Your lifestyle choices decide how well a medication works for you, findings of a new study reveal. Researchers have found that unhealthy lifestyle choices such as smoking, alcohol use, and obesity can affect the way the body metabolizes a drug.

Researchers have known the potential impact of unhealthy lifestyle choices on enzyme levels, which in turn may influence drug metabolism.

Seeking a deeper understanding of this connection, researchers from Aarhus University's Department of Forensic Medicine conducted tests on liver samples from 116 deceased individuals with mental illness. The objective was to understand the impact of lifestyle factors on the production of drug-metabolizing enzymes, with a notable portion of their study subjects being smokers, alcoholics, or obese.

"People suffering from severe mental illness have a life expectancy of about 20 years lower than the rest of the population. There are several reasons for this, for example, the mentally ill commit suicide more often. They also have an increased incidence of lifestyle-related factors such as diabetes, obesity, smoking, and alcohol or drug use," said Kata Wolff Pedersen, the study author, in a news release.

"It's exciting to see how lifestyle affects the amount of drug-metabolizing enzymes in the body, because a change in the amount of enzyme can reduce the efficacy of the drugs used by this group of patients," she said.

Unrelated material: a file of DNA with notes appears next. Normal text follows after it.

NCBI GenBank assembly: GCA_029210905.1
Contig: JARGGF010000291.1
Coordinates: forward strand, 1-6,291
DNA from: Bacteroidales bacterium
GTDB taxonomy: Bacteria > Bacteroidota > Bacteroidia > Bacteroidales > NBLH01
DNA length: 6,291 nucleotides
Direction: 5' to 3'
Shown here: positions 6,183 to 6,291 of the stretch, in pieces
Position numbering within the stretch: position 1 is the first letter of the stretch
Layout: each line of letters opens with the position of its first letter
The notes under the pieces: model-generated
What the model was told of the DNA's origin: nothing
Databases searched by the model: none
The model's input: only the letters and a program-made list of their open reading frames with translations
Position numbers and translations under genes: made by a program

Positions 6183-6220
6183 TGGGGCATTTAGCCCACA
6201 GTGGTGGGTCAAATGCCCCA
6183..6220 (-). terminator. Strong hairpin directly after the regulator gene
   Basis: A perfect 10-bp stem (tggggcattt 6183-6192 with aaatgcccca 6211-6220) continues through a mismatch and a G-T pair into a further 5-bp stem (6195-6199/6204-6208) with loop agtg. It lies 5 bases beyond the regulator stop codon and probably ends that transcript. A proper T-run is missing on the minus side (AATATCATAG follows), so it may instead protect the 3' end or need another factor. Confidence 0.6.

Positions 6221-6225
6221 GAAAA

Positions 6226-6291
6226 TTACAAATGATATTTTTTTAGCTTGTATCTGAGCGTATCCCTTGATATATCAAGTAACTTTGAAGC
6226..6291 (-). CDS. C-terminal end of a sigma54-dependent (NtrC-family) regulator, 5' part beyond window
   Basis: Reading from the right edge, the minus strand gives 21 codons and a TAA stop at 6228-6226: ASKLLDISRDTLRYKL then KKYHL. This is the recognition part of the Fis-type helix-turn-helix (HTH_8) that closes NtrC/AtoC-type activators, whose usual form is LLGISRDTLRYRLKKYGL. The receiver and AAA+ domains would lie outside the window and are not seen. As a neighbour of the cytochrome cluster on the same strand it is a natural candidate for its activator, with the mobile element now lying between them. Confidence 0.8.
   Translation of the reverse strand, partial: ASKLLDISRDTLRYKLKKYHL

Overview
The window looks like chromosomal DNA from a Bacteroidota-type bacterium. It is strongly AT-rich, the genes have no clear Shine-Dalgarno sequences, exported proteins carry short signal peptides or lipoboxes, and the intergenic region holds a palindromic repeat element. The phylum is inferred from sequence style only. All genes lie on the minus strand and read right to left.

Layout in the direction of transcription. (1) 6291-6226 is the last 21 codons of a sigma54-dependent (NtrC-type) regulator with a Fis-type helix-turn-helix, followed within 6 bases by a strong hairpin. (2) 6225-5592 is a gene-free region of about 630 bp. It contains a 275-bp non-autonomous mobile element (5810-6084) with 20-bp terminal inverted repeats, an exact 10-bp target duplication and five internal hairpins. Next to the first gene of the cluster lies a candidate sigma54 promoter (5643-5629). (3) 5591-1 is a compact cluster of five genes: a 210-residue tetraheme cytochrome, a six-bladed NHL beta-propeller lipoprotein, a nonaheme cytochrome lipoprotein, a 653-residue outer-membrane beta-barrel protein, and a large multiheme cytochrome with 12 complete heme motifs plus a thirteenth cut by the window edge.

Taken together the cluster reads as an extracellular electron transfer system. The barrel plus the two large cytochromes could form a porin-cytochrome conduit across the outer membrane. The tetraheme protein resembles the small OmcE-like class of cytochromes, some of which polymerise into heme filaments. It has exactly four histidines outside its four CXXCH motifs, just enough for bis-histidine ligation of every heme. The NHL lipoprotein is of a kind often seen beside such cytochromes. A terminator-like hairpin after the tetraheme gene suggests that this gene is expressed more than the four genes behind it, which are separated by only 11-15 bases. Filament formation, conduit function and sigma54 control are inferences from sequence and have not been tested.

The researchers found that smokers have double the levels of a specific drug-metabolizing enzyme CYP1A2 compared to non-smokers. Consequently, they metabolize drugs, including antipsychotic medications, at a faster rate, posing a higher risk of receiving incorrect treatment.

In the case of participants who used alcohol, the levels of the drug-metabolizing enzyme CYP2E1 were approximately 30% higher compared with people without known alcohol consumption.

"This means that standard doses of a drug may have a lower effect on a significant part of the group of people we've studied," Pedersen said.

However, upon analyzing liver samples from obese individuals, researchers observed an opposite effect on a distinct drug-metabolizing enzyme, CYP3A4. A higher BMI was associated with a decrease in the production of this enzyme.

"The study shows that people with a very high BMI produce significantly smaller amounts of the CYP3A4 enzyme – in fact, they only have half as much enzyme in their body as people of normal weight. This can cause them to metabolize their medicine too slowly, thus increasing the risk of side effects. CYP3A4 is involved in the metabolism of a large number of important drugs, and therefore this may be significant for overweight individuals not receiving the right doses, and potentially receiving incorrect treatment," the news release stated.

"We're the first to show that tissue from deceased people can be used to examine the level of drug-metabolizing enzymes. This makes it significantly easier to obtain material in a field in which it is otherwise virtually impossible to obtain a high number of liver biopsies," Pederson said.